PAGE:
changing the color of the secondary item in response to the change in color of the primary item, in accord with the authorization of the shopper.
9. A method for managing a shopping cart, comprising the acts of:
determining whether a shopping command of a shopper changes a size of a primary item in a shopping cart;
when the shopping command changes the size of a primary item, identifying a secondary item in the shopping cart linked to the primary item; and
changing a size of the secondary item in response to the change in size of the primary item.
10. A method for managing a shopping cart, comprising the acts of:
determining whether a shopping command of a shopper changes a size of a primary item in a shopping cart;
when the shopping command changes the size of a primary item, identifying a secondary item in the shopping cart linked to the primary item;
soliciting authorization of the shopper to change a size of the secondary item in response to the change in size of the primary item; and
changing the size of the secondary item in response to the change in size of the primary item, in accord with the authorization of the shopper.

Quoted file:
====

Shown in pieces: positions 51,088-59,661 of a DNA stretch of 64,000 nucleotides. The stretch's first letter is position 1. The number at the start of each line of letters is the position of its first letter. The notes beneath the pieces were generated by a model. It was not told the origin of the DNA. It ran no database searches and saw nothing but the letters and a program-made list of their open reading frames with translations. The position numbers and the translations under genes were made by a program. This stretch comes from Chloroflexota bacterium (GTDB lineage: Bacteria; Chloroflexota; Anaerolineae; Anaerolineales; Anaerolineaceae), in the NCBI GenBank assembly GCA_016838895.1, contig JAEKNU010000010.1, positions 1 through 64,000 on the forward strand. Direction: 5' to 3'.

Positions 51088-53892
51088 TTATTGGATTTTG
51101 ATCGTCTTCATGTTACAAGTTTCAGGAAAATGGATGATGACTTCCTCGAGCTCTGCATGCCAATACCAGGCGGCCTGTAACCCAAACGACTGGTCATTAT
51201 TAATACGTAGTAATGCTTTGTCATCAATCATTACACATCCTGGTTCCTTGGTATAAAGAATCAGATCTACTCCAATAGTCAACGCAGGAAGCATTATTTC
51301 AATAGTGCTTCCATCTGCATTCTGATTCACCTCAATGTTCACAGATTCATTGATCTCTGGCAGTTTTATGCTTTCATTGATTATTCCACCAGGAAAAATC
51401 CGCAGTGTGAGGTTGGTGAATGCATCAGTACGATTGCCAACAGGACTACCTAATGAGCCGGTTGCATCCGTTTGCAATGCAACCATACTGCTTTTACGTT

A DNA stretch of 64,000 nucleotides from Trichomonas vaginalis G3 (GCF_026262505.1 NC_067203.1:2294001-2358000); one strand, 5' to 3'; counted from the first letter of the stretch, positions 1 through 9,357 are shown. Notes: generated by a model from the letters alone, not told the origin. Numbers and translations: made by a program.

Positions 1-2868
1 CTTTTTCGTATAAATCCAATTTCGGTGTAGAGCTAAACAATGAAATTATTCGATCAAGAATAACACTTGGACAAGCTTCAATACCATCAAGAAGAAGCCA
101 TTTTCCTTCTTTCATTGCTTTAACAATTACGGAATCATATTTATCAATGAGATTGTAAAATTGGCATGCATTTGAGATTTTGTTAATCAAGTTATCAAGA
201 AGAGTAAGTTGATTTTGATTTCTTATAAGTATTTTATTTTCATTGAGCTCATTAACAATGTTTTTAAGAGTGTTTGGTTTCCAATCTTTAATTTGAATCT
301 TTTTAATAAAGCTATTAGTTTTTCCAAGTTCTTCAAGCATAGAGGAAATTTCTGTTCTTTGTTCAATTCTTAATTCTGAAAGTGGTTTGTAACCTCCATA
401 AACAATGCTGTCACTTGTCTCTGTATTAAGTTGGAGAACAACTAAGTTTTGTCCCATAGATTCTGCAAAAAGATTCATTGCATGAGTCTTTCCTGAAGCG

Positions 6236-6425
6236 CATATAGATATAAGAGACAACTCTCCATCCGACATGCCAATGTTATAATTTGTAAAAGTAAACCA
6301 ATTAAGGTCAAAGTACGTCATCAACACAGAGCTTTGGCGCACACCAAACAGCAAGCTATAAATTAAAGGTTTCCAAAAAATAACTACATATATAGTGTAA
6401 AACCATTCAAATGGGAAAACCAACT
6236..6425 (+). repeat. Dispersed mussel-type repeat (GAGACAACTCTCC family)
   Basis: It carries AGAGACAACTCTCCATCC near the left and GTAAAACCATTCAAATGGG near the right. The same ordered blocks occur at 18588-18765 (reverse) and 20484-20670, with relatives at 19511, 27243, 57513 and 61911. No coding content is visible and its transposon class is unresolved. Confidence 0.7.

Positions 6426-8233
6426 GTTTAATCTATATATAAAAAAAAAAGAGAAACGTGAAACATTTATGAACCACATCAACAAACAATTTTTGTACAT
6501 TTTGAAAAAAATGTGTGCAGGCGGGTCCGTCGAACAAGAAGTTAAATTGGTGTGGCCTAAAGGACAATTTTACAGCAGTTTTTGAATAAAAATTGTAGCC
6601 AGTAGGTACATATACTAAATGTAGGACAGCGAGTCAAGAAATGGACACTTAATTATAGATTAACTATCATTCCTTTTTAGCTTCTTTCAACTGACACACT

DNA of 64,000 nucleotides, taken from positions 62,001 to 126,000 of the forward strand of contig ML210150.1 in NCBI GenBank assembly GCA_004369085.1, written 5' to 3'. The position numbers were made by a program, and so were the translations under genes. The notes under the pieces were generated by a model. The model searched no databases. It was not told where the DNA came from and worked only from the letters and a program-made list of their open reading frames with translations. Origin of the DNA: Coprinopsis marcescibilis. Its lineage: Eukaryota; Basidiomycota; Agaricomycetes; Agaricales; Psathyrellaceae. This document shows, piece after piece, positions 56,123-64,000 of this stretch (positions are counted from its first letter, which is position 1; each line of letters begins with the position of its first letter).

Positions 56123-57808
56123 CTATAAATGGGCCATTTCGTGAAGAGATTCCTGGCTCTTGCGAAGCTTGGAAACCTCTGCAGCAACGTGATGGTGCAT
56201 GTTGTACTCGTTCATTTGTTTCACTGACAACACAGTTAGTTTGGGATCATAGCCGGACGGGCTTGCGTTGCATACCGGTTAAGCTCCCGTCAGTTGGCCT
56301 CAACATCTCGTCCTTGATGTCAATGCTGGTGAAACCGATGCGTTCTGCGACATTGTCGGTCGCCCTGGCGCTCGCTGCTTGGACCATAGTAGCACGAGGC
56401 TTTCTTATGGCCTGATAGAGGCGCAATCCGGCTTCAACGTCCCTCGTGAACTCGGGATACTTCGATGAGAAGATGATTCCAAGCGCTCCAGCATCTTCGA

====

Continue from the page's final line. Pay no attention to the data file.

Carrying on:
11. A method for managing a shopping cart, comprising the acts of:
determining whether a shopping command of a shopper removes a primary item from a shopping cart;
when the shopping command removes a primary item, identifying a secondary item in the shopping cart linked to the primary item; and
removing the secondary item from the shopping cart.
12. A method for managing a shopping cart, comprising the acts of:
determining whether a shopping command of a shopper removes a primary item from a shopping cart;
when the shopping command removes a primary item, identifying a secondary item in the shopping cart linked to the primary item;
soliciting authorization of the shopper to remove the secondary item from the shopping cart; and
removing the secondary item from the shopping cart, in accord with the authorization of the shopper.
Description
FIELD OF THE INVENTION

[0001] The present invention applies to on-line Internet shopping, and more particularly to a method for managing and updating a shopping cart conveniently as an on-line customer adds, changes, and deletes items from the shopping cart.

BACKGROUND

[0002] On-line commerce is now an important part of our economy, mainly because of the efficiency and the ready convenience that on-line commerce provides. As a general principle, ready convenience and good human factors go hand-in-hand. Moreover, each improvement in human factors opens the use of electronic commerce to a larger segment of the population.